Those improvement scores are going to be critical for computing what the variable importance's are. Why's that? The improvement score is a measure of how much work the variable is doing in that particular node. If it's a splitter it is a measure of how well it separates the two classes from each other, at least if we're talking about a two class problem. So we get improvement scores here and then again there, and there and there etc. Now one thing that's interesting is that we see that the M1 variable is a splitter in the root node, and notice that it's also a splitter a little further down. So a variable might appear in a tree more than one time.


And if we're going to create a measure of how much work that variable is doing, we're going to need to locate the node that it splits everywhere in the tree and not just the first time we encounter it. So the improvement score for a splitter and a node is always scaled down by the percent of the data that actually passed through the node. 100% of all the data passed through the root node, so the root node splitter is always scaled by 100%. Meaning whatever quality of split it makes, it gets 100% credit for that. But once we make a split in the root node, then approximately 1/2 of the data flows to each child. Suppose one of the children gets only 30% of the data, then whatever improvement score we would compute for the split of that node is going to be multiplied by .3. Meaning that, that variable in that node is only going to get 30% of the raw improvement score that we would compute for that node. Why's this important? Well the splits lower in the tree have progressively smaller and smaller fractions of the data passing through them. So the splits lower in the tree, even if they're very high quality splits get multiplied by a relatively small number. This means that, low down in the tree it's very difficult for a variable to have a very big contribution to its overall set of improvement scores.

Construct a variable importance score

So the variable importance computation is now as follows, to construct a variable importance score for a variable we start by locating every node that variables split. We add up all the improvement scores generated by that variable in those nodes, then we also go through every node this variable acted as a surrogate, and add up all those improvement scores as well. The grand total is the raw important score. We get a raw important score for every variable, including of course the possibility that variables that never appear in the tree, either as a splitter or as a surrogate, will get a score of zero. After obtaining the raw important scores for every variable, we rescale the results so that the best score is always 100. And that's what we see over here when we go to the summary reports. That top variable is always given this relative score of 100, and then everything else is scaled down proportionately. So the RES variable, whatever it got in terms of a raw score, that total was about 76% of the best variable, which was M1, and so forth. So you're probably thinking, we add up the improvement score that the variable gets when it's a primary splitter, and we add to that the surrogate scores. Well what about the competitors' scores? Why don't the competitors also get credit? Well of course the top competitor gets credit, that's the winner, that's the primary splitter. But the second best splitter in a node gets zero credit for being second best. Nevertheless, if that variable was a surrogate than it would get some credit.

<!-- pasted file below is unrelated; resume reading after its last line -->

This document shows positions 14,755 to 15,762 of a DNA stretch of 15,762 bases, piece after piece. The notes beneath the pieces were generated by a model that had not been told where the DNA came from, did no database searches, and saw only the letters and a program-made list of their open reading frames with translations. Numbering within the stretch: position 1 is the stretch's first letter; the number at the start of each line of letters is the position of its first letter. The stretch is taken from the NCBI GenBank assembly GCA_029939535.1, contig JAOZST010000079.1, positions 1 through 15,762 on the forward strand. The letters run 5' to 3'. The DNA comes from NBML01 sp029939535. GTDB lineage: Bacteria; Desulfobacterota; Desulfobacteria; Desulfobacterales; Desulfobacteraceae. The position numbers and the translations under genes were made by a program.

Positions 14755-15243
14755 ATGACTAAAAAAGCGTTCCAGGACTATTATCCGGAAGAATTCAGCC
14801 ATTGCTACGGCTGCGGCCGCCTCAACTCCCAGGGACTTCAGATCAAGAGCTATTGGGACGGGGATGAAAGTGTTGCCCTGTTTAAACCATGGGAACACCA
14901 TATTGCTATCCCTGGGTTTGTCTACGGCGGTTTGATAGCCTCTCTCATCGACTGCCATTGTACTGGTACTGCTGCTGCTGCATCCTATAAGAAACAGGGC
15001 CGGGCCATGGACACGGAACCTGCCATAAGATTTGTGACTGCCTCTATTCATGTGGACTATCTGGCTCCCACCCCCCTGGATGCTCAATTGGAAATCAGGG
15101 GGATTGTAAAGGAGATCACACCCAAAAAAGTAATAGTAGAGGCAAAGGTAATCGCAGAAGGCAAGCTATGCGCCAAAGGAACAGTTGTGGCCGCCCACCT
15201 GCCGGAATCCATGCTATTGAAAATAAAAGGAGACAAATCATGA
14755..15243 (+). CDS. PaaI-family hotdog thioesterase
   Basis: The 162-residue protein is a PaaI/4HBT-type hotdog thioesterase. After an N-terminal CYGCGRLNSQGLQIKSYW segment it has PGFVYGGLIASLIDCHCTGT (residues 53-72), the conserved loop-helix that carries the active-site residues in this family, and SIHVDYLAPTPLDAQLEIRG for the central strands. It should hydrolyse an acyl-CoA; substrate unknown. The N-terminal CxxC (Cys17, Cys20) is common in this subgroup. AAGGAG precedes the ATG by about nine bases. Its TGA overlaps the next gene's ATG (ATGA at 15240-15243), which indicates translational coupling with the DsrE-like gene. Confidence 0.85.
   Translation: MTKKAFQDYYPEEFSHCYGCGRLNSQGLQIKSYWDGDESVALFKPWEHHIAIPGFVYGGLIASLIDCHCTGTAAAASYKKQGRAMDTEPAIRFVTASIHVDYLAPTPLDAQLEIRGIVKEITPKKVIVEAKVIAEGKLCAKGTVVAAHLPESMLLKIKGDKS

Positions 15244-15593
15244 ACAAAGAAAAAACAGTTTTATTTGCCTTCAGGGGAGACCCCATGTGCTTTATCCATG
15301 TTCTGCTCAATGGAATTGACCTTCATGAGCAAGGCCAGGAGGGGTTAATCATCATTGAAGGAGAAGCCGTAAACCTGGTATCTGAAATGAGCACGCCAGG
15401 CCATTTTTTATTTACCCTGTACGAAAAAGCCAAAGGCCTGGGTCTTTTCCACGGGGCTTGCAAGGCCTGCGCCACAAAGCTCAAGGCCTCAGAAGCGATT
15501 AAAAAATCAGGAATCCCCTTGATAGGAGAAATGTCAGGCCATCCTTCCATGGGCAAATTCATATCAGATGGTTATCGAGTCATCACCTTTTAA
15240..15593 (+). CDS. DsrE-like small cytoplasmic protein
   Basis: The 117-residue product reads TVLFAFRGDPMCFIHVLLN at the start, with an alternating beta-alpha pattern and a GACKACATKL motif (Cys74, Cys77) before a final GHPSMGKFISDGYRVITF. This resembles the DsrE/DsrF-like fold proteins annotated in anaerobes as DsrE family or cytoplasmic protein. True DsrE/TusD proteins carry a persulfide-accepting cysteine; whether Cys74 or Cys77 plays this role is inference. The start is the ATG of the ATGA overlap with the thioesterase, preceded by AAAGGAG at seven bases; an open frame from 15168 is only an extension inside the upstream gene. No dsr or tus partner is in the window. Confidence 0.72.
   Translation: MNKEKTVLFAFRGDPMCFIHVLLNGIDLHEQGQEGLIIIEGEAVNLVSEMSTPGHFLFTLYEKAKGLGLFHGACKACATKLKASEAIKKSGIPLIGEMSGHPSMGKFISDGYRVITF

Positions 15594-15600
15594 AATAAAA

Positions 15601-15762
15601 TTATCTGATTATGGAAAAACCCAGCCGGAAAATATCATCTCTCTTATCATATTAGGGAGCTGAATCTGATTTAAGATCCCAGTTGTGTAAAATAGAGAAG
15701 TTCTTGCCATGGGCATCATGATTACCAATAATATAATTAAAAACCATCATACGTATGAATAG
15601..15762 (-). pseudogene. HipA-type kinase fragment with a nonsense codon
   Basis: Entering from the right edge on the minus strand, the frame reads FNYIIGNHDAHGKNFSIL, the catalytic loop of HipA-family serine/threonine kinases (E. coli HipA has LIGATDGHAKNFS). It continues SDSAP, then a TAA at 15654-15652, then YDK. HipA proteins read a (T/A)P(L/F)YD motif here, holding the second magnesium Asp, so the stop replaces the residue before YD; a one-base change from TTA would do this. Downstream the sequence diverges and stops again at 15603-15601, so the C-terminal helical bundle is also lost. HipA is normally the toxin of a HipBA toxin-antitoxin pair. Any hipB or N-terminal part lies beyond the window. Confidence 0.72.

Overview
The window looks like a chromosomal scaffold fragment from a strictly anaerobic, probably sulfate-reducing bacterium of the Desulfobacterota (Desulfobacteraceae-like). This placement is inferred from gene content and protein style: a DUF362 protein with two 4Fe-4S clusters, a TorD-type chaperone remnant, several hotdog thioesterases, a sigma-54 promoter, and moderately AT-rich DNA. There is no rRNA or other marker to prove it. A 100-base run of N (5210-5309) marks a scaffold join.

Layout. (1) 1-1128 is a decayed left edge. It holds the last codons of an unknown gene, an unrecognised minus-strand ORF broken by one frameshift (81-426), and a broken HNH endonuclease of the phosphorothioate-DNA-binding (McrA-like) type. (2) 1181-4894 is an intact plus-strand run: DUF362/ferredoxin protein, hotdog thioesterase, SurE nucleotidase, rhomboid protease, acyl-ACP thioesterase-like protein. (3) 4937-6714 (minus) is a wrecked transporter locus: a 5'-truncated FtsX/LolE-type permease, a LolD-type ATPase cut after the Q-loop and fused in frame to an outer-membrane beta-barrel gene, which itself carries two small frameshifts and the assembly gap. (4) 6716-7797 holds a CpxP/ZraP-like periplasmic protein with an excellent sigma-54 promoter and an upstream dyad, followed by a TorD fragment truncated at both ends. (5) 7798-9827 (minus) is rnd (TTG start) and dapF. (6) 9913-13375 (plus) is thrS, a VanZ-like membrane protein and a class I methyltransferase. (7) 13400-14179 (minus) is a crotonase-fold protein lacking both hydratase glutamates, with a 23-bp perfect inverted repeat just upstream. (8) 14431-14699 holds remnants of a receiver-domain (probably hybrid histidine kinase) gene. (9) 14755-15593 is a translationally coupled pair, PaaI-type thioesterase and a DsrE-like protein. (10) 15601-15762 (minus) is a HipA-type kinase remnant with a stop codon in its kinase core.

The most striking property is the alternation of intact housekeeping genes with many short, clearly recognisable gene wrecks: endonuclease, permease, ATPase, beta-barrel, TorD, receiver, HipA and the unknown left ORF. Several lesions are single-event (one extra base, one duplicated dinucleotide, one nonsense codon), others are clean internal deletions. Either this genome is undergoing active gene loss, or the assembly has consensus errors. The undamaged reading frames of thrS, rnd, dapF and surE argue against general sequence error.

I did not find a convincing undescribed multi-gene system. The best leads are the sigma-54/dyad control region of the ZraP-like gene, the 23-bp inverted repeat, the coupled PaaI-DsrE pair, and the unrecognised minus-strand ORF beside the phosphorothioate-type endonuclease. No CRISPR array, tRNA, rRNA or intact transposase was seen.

What's the reasoning for this particular discrimination against non winner competitors? Well the creators of CART Breiman, Friedman, Oshen and Stone discuss this in their 1984 monograph. And they say that they originally experimented with the idea of giving competitors credit. But what they discovered was that when they did that, the credit that was given to competitors was generally overstated, and there was a process of double and triple and quadruple counting. Why is that? Let's suppose that a variable comes in as the second best splitter in a node, but it doesn't actually get to split that node and a different variable splits it. Then there's an excellent chance that, that same variable will be a strong competitor in the child nodes that follow. You can think of this variable as being a strong contender that keeps trying, and it might try in the child nodes and fail. And then it will try in the grandchild nodes, where it may or may not succeed. But if we keep giving it credit for every time it tries and fails we'll be giving it credit for the same split that it's trying to make, or that could happen. So realizing this, the CART authors decided that no credit should be given to a variable in its role as competitor, but only splitter or surrogate. And this gives us a proper measure of variable performance in the trees.

Examining the results in SPM

Let's go back to SPM now and have a look at some of the details that are available to us as we look at the results. So when you are reviewing the results in the GUI, and you have clicked on the summary reports, and then brought up the variable importance tab, you see here that we can consider only primary splitters. We'll notice what happens when we do that, many of the variables seem to have disappeared from the list, or their scores are much, much smaller, not surprisingly.